I Experienced Menopause at Just 16 Years Old — But Can Freeze My Fertility
While other teens are planning for prom, Stephanie Gallagher is fighting a disease that threatens her future ability to have children. Thrown into premature menopause, Gallagher, 16, suffered an auto-immune disease in which antibodies attacked her ovaries. Doctors say she has lost more than half her egg follicles over the past few months. Dr. Kutluk Oktay removed two-thirds of the outer layer of Gallagher’s right ovary, where microscopic eggs are stored. The tissue will be cut into pieces and frozen until she’s an adult and ready to become a mom — and then transplanted back. “I’ve always loved kids. I definitely want to have kids when I’m older,” said Gallagher, who lives in Pompton Plains, NJ. A high-school junior, she plans to become a nurse or child psychologist. While ovarian tissue is frozen for women with cancer before they undergo chemotherapy, Gallagher’s surgery is a first for anyone in the midst of autoimmune ovarian failure, Oktay said. Normally, young women are diagnosed with the disease after all their eggs have been destroyed. “You never catch it when it’s happening because it happens really fast — in a matter of months,” said Oktay, who is also a New York Medical College professor and pioneered ovary-freezing and transplantation.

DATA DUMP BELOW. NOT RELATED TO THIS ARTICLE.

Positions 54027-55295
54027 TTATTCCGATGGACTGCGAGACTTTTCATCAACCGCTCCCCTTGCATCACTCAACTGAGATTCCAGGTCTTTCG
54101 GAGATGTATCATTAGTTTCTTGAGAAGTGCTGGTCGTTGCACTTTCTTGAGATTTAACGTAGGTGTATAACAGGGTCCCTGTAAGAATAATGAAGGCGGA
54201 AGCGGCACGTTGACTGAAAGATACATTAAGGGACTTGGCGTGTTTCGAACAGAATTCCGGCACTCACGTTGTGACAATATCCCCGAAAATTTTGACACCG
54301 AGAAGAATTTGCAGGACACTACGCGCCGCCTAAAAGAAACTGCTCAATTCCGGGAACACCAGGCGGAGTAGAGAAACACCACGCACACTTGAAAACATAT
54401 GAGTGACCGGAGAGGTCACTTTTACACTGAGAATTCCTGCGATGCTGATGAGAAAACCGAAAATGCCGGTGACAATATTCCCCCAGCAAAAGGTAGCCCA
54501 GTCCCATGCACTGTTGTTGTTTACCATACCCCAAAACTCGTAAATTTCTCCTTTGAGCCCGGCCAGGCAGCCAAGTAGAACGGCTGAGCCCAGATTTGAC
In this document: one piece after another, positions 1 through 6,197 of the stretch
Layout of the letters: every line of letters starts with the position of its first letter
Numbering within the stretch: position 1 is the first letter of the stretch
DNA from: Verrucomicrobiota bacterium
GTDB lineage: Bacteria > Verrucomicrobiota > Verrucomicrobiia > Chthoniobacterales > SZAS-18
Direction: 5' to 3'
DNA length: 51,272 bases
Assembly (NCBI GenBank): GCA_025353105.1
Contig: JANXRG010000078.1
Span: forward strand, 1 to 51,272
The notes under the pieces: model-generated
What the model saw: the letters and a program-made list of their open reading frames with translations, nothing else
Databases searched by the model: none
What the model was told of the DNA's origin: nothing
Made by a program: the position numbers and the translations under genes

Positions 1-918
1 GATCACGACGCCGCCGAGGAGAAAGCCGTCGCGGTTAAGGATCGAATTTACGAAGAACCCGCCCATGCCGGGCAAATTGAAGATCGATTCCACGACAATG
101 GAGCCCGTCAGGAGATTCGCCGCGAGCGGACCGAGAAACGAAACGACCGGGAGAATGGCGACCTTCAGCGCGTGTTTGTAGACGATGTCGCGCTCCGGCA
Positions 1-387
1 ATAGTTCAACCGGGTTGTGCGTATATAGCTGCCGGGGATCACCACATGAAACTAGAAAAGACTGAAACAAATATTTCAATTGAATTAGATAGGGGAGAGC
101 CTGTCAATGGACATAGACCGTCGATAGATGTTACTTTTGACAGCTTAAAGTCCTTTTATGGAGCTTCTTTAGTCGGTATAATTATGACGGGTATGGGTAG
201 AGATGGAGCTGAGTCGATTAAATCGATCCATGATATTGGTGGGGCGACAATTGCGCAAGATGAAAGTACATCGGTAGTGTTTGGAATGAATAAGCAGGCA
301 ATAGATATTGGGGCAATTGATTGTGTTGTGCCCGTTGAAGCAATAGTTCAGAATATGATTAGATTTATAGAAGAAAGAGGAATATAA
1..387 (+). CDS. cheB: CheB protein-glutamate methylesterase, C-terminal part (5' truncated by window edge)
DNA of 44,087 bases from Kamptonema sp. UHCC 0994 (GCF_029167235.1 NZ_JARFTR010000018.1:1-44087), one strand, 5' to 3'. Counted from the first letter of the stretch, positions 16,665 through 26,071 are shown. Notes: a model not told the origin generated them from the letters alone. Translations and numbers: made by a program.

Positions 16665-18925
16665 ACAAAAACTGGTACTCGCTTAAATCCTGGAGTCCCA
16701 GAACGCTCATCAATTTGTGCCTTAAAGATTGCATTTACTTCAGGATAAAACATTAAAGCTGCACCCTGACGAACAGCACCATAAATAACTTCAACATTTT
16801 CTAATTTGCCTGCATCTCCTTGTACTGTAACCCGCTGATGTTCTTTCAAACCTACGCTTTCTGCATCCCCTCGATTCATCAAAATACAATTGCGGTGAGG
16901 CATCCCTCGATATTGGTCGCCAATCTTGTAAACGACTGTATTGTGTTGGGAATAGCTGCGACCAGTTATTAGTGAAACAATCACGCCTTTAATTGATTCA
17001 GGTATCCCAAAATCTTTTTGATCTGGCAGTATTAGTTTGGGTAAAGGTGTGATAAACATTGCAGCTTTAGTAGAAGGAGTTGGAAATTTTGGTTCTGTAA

NYMC faculty: Kutluk Oktay, M.D., professor of obstetrics and gynecology, cell biology and anatomy, medicine and pathology